Archive for the 'Programming Languages' Category

RabbitMQ Java Client Metrics with Micrometer and Datadog

April 10, 2018 by Arnaud Cogoluègnes

In this post we’ll cover how the RabbitMQ Java client library gathers runtime metrics and sends them to monitoring systems like JMX and Datadog.


New Reactive Client for RabbitMQ HTTP API

October 18, 2017 by Arnaud Cogoluègnes

The RabbitMQ team is happy to announce the release of version 2.0 of HOP, RabbitMQ HTTP API client for Java and other JVM languages. This new release introduce a new reactive client based on Spring Framework 5.0 WebFlux.


RabbitMQ Java Client 5.0 is Released

September 29, 2017 by Arnaud Cogoluègnes

The RabbitMQ team is happy to announce the release of version 5.0 of the RabbitMQ Java Client. This new release is now based on Java 8 and comes with a bunch of interesting new features.


Metrics support in RabbitMQ Java Client 4.0

November 30, 2016 by Arnaud Cogoluègnes

Version 4.0 of the RabbitMQ Java Client brings support for runtime metrics. This can be especially useful to know how a client application is behaving. Let’s see how to enable metrics collection and how to monitor those metrics on JMX or even inside a Spring Boot application.


RabbitMQ Java Client 4.0 is released

November 24, 2016 by Arnaud Cogoluègnes

The RabbitMQ team is happy to announce the release of version 4.0 of the RabbitMQ Java Client. This new release does not introduce any breaking changes and comes with a bunch of interesting new features.


Using Elixir to write RabbitMQ Plugins

June 3, 2013 by Alvaro Videla

RabbitMQ is a very extensible message broker, allowing users to extend the server’s functionality by writing plugins. Many of the broker features are even shipped as plugins that come by default with the broker installation: the Management Plugin, or STOMP support, to name just a couple. While that’s pretty cool, the fact that plugins must be written in Erlang is sometimes a challenge. I decided to see if it was possible to write plugins in another language that targeted the Erlang Virtual Machine (EVM), and in this post I’ll share my progress.


AtomizeJS: Distributed Software Transactional Memory

February 21, 2012 by Matthew Sackman

AtomizeJS is a JavaScript library for writing distributed programs, that run in the browser, without having to write any application specific logic on the server.

Here at RabbitMQ HQ we spend quite a lot of time arguing. Occasionally, it’s about important things, like what messaging really means, and the range of different APIs that can be used to achieve messaging. RabbitMQ and AMQP present a very explicit interface to messaging: you very much have verbs send and receive and you need to think about what your messaging patterns are. There’s a lot (of often quite clever stuff) going on under the bonnet but nevertheless, the interface is quite low-level and explicit, which gives a good degree of flexibility. Sometimes though, that style of API is not the most natural fit for the problem you’re trying to solve - do you really reach an impasse and think “What I need here is an AMQP-message broker”, or do you, from pre-existing knowledge, realise that you could choose to use an AMQP-message broker to solve your current problem?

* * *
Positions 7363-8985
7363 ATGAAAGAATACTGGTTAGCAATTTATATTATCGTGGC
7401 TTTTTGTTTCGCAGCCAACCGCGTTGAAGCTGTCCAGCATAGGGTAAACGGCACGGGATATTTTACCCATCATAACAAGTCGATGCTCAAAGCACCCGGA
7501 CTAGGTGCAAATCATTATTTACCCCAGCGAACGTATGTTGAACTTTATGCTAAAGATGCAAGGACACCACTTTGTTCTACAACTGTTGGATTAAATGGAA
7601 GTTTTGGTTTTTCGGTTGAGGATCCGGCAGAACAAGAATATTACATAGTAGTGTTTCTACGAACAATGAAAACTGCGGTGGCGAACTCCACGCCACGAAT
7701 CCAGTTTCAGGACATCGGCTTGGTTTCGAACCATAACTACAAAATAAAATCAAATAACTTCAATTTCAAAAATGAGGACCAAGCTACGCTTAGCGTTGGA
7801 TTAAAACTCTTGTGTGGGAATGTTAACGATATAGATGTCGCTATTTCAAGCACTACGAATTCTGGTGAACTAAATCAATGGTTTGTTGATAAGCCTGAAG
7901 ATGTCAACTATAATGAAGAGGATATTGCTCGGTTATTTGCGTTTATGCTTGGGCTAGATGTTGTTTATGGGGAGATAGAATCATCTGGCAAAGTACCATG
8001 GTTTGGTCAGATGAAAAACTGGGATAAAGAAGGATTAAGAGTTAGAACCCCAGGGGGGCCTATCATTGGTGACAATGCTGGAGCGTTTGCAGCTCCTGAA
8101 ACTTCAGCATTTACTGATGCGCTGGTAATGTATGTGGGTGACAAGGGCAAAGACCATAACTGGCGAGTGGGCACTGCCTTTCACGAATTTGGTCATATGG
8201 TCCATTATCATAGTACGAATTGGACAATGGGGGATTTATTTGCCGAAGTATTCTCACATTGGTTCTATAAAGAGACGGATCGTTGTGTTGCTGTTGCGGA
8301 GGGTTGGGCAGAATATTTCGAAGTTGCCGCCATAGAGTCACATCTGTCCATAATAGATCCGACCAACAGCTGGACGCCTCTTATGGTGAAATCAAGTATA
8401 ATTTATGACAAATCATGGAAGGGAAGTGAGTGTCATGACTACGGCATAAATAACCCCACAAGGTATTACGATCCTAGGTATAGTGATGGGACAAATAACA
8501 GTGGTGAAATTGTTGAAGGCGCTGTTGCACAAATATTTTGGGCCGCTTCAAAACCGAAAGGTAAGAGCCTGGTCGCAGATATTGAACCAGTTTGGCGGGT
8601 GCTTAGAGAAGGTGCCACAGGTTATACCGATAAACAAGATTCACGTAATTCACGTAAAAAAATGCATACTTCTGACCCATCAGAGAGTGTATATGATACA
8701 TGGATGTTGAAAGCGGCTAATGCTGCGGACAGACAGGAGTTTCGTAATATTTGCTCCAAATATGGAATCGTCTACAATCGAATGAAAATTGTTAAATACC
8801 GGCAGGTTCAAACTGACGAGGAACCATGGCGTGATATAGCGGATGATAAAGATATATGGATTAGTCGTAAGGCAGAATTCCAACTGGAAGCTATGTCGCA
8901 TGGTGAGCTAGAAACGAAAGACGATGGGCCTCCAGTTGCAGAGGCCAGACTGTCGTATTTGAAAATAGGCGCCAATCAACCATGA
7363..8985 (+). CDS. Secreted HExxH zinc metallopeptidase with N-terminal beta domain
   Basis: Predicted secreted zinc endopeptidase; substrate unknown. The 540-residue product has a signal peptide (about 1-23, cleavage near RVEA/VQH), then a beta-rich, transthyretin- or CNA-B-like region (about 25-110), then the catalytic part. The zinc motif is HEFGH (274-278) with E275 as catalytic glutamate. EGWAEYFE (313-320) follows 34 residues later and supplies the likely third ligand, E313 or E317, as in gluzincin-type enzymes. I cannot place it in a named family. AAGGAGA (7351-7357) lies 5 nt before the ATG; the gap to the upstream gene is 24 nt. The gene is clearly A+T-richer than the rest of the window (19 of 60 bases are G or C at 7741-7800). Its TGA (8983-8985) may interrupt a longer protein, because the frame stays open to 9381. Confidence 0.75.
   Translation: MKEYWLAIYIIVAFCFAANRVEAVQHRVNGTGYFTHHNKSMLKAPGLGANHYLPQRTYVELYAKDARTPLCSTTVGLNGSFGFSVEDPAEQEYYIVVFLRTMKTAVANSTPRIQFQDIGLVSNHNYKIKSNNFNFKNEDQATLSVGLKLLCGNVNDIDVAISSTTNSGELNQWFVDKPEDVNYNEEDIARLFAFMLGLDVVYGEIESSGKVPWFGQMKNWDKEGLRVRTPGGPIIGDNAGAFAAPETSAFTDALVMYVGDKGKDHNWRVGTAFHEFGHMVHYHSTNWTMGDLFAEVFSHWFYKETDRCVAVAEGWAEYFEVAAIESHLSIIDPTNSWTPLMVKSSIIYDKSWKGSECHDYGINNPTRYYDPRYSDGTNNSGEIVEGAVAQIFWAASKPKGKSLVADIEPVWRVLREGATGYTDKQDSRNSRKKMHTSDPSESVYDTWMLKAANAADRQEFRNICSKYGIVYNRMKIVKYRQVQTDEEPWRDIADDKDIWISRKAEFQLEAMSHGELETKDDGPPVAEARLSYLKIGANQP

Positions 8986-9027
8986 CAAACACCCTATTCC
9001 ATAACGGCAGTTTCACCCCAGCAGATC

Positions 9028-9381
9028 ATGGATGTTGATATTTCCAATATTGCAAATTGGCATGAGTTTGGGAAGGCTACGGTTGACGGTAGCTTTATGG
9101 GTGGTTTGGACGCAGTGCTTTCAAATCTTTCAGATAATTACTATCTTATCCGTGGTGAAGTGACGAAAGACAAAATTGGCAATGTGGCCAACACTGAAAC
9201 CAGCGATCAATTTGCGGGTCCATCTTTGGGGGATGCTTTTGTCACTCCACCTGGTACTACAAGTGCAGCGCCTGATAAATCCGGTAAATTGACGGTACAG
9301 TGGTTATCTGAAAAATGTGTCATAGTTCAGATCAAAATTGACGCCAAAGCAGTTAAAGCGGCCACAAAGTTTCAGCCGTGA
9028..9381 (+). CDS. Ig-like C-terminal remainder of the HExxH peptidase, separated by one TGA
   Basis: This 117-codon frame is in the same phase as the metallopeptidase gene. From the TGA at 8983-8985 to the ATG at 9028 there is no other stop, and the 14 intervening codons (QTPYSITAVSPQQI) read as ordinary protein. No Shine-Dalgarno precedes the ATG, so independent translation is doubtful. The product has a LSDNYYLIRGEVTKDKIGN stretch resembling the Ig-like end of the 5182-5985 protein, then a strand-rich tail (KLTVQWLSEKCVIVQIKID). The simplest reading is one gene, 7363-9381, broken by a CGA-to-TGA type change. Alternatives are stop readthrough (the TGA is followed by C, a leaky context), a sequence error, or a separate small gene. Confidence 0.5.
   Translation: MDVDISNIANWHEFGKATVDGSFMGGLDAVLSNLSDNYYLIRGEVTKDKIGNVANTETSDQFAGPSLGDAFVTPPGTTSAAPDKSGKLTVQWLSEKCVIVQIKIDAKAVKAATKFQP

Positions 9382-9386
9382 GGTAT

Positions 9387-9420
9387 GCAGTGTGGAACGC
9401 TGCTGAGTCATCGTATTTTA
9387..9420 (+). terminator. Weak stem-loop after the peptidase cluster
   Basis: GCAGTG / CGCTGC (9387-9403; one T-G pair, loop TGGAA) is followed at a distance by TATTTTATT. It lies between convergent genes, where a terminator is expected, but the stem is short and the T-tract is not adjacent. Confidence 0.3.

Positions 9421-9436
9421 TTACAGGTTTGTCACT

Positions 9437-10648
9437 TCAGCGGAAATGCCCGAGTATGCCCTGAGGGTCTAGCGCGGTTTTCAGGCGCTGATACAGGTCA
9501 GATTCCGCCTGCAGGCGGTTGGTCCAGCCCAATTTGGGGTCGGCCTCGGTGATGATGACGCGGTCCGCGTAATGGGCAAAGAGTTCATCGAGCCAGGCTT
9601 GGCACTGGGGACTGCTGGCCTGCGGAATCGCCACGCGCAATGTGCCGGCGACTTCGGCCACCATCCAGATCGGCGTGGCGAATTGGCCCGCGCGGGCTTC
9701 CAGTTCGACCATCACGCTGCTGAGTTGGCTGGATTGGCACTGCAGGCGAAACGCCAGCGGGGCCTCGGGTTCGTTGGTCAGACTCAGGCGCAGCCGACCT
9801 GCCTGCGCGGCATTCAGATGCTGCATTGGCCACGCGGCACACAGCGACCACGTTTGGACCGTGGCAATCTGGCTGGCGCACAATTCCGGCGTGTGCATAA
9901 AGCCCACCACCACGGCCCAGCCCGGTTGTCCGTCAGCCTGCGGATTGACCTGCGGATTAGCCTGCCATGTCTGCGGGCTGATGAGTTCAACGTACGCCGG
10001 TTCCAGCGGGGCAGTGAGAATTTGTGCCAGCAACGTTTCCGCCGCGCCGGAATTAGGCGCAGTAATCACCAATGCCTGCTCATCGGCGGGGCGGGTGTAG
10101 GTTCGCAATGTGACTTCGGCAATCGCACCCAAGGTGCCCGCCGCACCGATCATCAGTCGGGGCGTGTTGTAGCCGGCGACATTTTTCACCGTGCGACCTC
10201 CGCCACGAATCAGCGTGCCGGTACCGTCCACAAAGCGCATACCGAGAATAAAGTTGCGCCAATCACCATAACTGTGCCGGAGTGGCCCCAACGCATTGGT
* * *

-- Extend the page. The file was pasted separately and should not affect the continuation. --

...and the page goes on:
ZeroMQ =/= Erlang

June 30, 2011 by Michael Bridgen

Recently I saw a tweet saying “ZeroMQ Erlangizes everything!” or some such. While I realise that not everything posted on the web is meant seriously, it does seem there is a stream of similar claims lately that ought to be dammed.

In the article Multi-threading Magic1, Pieter Hintjens and Martin Sustrik persuasively explain why concurrency is better served by message-passing than by locks and shared memory. And they are fair, I think, in their analysis – except for the insinuation that using ZeroMQ transforms your chosen programming language into a domestic Erlang.


Can you hear the drums, Erlando?

May 17, 2011 by Matthew Sackman

Most of us at RabbitMQ HQ have spend time working in a number of functional languages in addition to Erlang, such as Haskell, Scheme, Lisp, OCaml or others. Whilst there is lots to like about Erlang, such as its VM/Emulator, there are inevitably features that we all miss from other languages. In my case, having spent a couple of years working in Haskell before returning to the RabbitMQ fold, all sorts of features are “missing”, such as laziness, type classes, additional infix operators, the ability to specify precedence of functions, fewer parenthesis, partial application, more consistent standard libraries and do-notation. That’s a fair list, and it’ll take me a while to get around to implementing them all in Erlang, but here are two for starters.